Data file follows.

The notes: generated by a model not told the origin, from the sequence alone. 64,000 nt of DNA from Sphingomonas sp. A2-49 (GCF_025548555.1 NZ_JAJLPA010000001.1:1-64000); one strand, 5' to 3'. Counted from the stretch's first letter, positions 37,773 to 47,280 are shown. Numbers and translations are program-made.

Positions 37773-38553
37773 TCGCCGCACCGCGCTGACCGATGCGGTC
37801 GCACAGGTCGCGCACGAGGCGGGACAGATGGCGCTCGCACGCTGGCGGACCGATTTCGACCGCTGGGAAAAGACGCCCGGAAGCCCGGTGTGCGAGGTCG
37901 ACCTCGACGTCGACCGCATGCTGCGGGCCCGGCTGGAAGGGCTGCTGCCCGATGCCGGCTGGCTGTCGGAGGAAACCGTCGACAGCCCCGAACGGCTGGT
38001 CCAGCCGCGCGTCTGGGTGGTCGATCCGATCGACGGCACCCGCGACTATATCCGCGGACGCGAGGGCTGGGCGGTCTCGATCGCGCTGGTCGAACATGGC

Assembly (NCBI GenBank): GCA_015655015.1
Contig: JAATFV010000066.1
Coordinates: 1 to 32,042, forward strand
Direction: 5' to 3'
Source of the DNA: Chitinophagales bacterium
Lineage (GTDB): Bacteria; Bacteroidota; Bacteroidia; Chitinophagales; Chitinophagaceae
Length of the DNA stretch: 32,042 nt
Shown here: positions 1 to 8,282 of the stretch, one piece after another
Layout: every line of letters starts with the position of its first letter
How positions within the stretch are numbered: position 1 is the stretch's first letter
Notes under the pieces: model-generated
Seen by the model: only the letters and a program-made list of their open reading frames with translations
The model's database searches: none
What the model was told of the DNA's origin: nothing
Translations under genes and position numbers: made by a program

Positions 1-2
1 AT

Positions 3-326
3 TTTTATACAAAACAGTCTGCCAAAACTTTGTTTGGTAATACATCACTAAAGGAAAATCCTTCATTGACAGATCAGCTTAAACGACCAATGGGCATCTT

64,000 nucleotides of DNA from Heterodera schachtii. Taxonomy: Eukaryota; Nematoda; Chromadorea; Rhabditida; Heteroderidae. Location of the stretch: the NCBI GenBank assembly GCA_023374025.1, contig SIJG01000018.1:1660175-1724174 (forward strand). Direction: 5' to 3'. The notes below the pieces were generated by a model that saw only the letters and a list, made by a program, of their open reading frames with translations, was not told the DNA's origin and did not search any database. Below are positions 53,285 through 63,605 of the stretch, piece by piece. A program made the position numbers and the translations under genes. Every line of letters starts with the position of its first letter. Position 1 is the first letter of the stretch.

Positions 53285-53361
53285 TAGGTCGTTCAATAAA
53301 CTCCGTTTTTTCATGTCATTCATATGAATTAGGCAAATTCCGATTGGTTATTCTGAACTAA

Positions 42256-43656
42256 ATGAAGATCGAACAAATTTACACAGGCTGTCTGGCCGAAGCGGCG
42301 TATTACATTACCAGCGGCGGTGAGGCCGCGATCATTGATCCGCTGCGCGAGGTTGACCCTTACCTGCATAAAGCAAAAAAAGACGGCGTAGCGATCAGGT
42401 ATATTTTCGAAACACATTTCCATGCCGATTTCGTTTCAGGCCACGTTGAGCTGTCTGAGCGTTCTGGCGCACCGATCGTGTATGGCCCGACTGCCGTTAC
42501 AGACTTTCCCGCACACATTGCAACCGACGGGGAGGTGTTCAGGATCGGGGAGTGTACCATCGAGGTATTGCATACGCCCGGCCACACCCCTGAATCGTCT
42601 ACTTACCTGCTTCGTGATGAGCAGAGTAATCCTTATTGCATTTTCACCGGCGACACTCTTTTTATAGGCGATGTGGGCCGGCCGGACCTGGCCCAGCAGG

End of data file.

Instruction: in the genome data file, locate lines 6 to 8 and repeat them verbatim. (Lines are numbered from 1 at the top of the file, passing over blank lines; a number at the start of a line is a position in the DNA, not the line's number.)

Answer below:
38001 CCAGCCGCGCGTCTGGGTGGTCGATCCGATCGACGGCACCCGCGACTATATCCGCGGACGCGAGGGCTGGGCGGTCTCGATCGCGCTGGTCGAACATGGC

Assembly (NCBI GenBank): GCA_015655015.1
Contig: JAATFV010000066.1